KILLINGTON – Is Vermont prepared to handle the Ebola virus should it come here?
Dr. Harry Chen, M.D., acting secretary of the Vermont Agency of Human Services, addressed that question at the 25th annual Vermont Health Care and EMS Preparedness Conference, held last weekend at the Grand Hotel at Killington Resort.
Chen said the risk of contracting Ebola in Vermont is tiny, but it is still a possible threat.
“There is no need to panic, but we have to keep it in our heads,” Chen said. “That’s how we’re going to stay out of trouble. The risk is small, but it’s never going to go away entirely.”
Ebola, according to the World Health Organization’s (WHO) website, describes some of the same symptoms as the flu, including: a sudden fever and fatigue, muscle pain, headache and sore throat. As the disease progresses, victims experience vomiting, diarrhea, rash, possible kidney and liver damage, and in some cases, both internal and external bleeding. It takes anywhere from two to 21 days for Ebola to incubate. The only way for Ebola to spread is through direct contact with infected bodily fluids, like saliva, breast milk, or excretions. A patient has to be experiencing symptoms in order to transmit the disease.
Chen said that half of those who contract the virus die from it.
Currently, the WHO says the epidemic is in the West African countries of Guinea, Sierra Leone, and Liberia. One reason, said Chen, is that the medical infrastructure in those countries is very weak.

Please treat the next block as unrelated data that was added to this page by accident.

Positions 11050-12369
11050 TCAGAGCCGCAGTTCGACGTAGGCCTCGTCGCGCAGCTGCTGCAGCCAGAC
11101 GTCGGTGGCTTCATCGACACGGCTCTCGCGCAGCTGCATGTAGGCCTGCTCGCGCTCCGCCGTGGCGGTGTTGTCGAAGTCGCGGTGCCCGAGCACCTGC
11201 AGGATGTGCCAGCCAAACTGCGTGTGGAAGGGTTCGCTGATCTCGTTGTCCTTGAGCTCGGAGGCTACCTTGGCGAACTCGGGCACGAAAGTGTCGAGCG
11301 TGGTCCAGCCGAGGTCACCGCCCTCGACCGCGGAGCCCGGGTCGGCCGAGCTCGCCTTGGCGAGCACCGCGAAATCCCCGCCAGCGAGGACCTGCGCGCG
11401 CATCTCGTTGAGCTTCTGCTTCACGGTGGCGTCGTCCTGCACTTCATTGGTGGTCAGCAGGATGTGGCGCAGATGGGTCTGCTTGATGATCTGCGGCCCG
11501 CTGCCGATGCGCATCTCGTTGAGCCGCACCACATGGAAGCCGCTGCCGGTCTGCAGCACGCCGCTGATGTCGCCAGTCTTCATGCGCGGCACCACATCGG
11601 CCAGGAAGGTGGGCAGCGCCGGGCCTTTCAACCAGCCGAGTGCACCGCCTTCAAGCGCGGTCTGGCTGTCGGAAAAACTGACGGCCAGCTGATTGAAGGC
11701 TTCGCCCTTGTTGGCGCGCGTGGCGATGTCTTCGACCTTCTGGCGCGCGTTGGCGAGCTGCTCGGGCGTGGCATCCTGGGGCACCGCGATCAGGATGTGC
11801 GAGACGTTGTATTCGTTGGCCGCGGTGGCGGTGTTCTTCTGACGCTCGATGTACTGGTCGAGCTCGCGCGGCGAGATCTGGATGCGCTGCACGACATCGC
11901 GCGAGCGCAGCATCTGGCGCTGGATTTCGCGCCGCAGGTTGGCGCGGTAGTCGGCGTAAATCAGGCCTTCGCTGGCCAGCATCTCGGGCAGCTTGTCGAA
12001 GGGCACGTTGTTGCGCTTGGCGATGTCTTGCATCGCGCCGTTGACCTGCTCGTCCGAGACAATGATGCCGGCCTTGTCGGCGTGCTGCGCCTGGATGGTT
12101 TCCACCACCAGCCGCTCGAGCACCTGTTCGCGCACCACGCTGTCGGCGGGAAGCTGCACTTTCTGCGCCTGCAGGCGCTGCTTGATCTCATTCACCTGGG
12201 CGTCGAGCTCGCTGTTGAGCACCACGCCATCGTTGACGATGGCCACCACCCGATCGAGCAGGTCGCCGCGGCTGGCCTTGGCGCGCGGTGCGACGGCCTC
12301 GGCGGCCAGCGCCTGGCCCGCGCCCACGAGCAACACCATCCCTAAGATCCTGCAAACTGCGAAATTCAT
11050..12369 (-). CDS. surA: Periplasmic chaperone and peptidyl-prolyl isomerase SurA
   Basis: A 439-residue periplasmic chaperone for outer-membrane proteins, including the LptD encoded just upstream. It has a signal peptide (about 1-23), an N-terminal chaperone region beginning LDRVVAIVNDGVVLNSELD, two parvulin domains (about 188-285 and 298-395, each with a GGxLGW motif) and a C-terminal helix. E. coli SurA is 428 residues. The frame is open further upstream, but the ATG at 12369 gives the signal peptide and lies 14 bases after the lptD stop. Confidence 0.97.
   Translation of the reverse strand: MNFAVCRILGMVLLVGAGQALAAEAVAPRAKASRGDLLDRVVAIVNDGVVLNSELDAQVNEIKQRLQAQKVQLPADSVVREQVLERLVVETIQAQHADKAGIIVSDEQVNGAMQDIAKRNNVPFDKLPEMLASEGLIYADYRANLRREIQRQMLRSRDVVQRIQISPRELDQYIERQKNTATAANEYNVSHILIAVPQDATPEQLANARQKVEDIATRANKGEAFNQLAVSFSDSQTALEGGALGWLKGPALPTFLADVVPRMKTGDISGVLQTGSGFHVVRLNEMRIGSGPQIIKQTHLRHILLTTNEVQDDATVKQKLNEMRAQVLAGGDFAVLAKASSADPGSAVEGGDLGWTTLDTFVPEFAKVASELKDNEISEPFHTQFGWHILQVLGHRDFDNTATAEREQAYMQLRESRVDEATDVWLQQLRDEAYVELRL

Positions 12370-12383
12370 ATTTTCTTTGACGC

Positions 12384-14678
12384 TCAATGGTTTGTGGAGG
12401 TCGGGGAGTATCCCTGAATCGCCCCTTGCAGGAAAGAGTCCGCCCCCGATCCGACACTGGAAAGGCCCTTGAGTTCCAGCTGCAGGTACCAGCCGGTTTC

“There are no clinics, no doctors, and no hospitals” for many who suffer, he said.
The U.S. has currently seen five cases and a single fatality, all in the area of Dallas, Texas.
“It won’t go away until we stop it at the source,” Chen said, noting that previous outbreaks have been contained before. “We haven’t seen epidemics in other parts of the world. Here, the risk is small. Ebola is not easy to catch. It can’t be transmitted through air, water, or food. A person who is not sick can’t spread the disease.”
Chen said effective communication among medical professionals is the key to keeping the disease under control.
“We want to make sure you keep Ebola in mind when you ask about a patient’s travel history,” Chen said. “The first thing to ask is, ‘Have you been to West Africa?’ The most important thing is to identify patients who might have Ebola. Every clinic has to be prepared to ask the appropriate questions and take appropriate steps.”
Talking to reporters after his presentation, Chen said his department was taking every step possible to be prepared, though he noted that mistakes were made in Dallas.
“As long as we pay attention, we should be able to stop it here,” he said.
Among the steps being taken in Vermont is having a special ambulance available from Fletcher Allen hospital in Burlington should a possible case develop in Vermont. He also said the state was being careful to screen people traveling to and from Canada.
“We’ve been working with Immigration in Derby,” he said. “We’re doing what we need to do. We’re doing everything we can to coordinate our system to keep Vermonters safe.”
For more information visit healthvermont.gov.
By Stephen Seitz